secret in our way. (Suzuki: 56-57)
- This could be taken to mean that it is not important to
know what enlightenment is, but rather that one should be
concerned with the process of getting there. Is this what he is
saying? How can one attain a goal if one does not have a clear
grasp of what the goal is? What is the relation between the
goal becoming clear and the process of practicing to attain the
goal, especially if one is "originally enlightened," i.e. one
already has the goal in hand.
- 4. Shunryu SUZUKI and Natalie Goldberg
- Select two or three passages or ideas from Zen Mind,
Beginner's Mind that Natalie Goldberg might see as expressing
essential truths in Zen Buddhism. In Natalie Goldberg's own words,
describe how they illuminate her understanding of Zen Buddhism
and/or the writing life. Use one or two paragraphs at the end of
the paper to provide a response and commentary from Suzuki.
- 5. Natalie Goldberg - Zen and Writing
- Natalie Goldberg sets out on a spiritual
journey in which she struggles to resolve the tensions between her
desire to write and her will to carry out Zen practice. In the
end, she tells us that she would give up writing to have a cup of
tea with her teacher Katagiri Roshi one more time. Why is writing
so important to her in terms of establishing a social, cultural,
and spiritual identity? Would she really have given up writing? If
not, does this diminish the fact that she says she
- 6. Paula Arai and Natalie
- Create a dialogue between Natalie
Goldberg and one of the nuns that might have been living in the
Aichi Convent that Paula Arai describes. In the dialogue, show how
they share both similarities and differences in their views on Zen
practice, women and Buddhism, and the role of teachers.
- 7. Sekitei - Rock Garden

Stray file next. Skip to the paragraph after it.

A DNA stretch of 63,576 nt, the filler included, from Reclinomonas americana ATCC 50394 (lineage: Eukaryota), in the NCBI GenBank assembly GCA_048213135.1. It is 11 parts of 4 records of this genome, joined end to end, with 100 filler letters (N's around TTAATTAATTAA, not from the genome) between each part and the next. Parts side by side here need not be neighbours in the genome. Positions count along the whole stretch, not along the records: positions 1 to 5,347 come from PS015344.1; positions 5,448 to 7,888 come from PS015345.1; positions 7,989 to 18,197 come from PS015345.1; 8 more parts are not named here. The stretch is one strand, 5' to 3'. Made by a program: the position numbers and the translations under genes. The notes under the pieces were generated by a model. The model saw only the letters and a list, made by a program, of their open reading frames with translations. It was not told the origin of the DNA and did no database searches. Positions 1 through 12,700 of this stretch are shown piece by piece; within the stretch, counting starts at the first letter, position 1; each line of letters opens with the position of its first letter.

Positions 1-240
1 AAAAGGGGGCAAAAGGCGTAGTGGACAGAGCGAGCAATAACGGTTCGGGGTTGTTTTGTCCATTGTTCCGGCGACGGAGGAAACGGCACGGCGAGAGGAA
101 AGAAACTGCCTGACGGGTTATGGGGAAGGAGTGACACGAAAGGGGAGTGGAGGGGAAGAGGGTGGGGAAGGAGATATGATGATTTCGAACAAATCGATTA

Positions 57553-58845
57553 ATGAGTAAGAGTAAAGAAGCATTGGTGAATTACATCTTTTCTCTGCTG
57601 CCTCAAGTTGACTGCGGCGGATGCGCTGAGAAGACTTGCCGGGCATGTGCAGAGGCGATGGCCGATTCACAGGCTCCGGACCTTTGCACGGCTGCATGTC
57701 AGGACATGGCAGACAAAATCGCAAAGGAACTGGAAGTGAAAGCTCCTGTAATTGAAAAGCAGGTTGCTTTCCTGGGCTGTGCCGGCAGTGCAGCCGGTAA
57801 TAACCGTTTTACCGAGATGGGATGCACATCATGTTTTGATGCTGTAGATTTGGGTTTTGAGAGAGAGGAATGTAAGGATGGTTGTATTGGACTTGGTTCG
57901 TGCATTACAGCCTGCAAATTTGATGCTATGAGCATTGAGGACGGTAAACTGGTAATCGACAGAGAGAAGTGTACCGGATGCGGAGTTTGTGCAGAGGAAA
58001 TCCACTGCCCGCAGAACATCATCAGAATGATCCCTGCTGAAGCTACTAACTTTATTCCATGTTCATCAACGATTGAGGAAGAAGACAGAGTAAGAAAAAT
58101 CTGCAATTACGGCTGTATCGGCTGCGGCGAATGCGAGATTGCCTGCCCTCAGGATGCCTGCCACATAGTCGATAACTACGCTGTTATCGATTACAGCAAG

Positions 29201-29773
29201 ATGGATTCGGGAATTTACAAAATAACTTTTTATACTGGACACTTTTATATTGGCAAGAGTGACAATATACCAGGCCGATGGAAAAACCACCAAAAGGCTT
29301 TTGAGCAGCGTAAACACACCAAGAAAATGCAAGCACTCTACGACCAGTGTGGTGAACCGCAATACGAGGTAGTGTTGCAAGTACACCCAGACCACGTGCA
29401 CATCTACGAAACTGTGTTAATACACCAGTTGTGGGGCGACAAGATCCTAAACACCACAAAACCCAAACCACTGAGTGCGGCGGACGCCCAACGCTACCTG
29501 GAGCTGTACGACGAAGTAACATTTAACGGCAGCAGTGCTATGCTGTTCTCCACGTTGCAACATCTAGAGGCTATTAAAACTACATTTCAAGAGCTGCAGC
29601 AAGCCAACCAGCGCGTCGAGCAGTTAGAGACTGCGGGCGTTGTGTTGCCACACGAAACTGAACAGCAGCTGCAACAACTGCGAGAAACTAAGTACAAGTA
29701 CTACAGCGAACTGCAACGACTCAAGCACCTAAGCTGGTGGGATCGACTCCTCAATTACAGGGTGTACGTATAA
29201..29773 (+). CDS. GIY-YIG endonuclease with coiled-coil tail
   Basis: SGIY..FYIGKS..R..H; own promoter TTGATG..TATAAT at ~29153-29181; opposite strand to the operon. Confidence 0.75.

- Who are what is the protagonist or central character of this
story: Uomi or the Rock Garden, and why? What are the different
meanings of truth and love expressed in this story, what are the
layers uncovered, and how does the rock garden influence this
uncovering? Finally, what kind of life might the young bride
Mitsuko have gone on to live had the story continued, and how does
this relate to questions of truth and love? (spend one to three
paragraphs on this last question).
- 8. Kate in Denkenburg
- Kate finds herself caught in a civil war where the people of
her own small mountain nation, Denkenburg, have been fighting over
the use of the land. She is caught in the crossfire deep in the
forest, and some of her own relatives are shooting at her. She has
been shot in the stomach and feels that the end is near. She
begins to reflect on human nature and its darker side. As her mind
fades she begins to see the larger picture. Adopt the view
represented in one of the thinkers read for the course and
describe how she reflects upon it. For example, she might be a Zen
Buddhist, a Pure Land Buddhist, or a shamaness who has been taught
that there is an emptiness or nirvana, a Pure Land, or a land of
the kami to which everything in the cosmos returns. Convey
her thoughts concerning what she sees as right about what she has
been taught and what she sees as wrong. Is she angry about
misleading ideas as she begins to see the real truth? Does she
begin to doubt? Or is there an increasing sense of certainty about
the validity of what she has been told?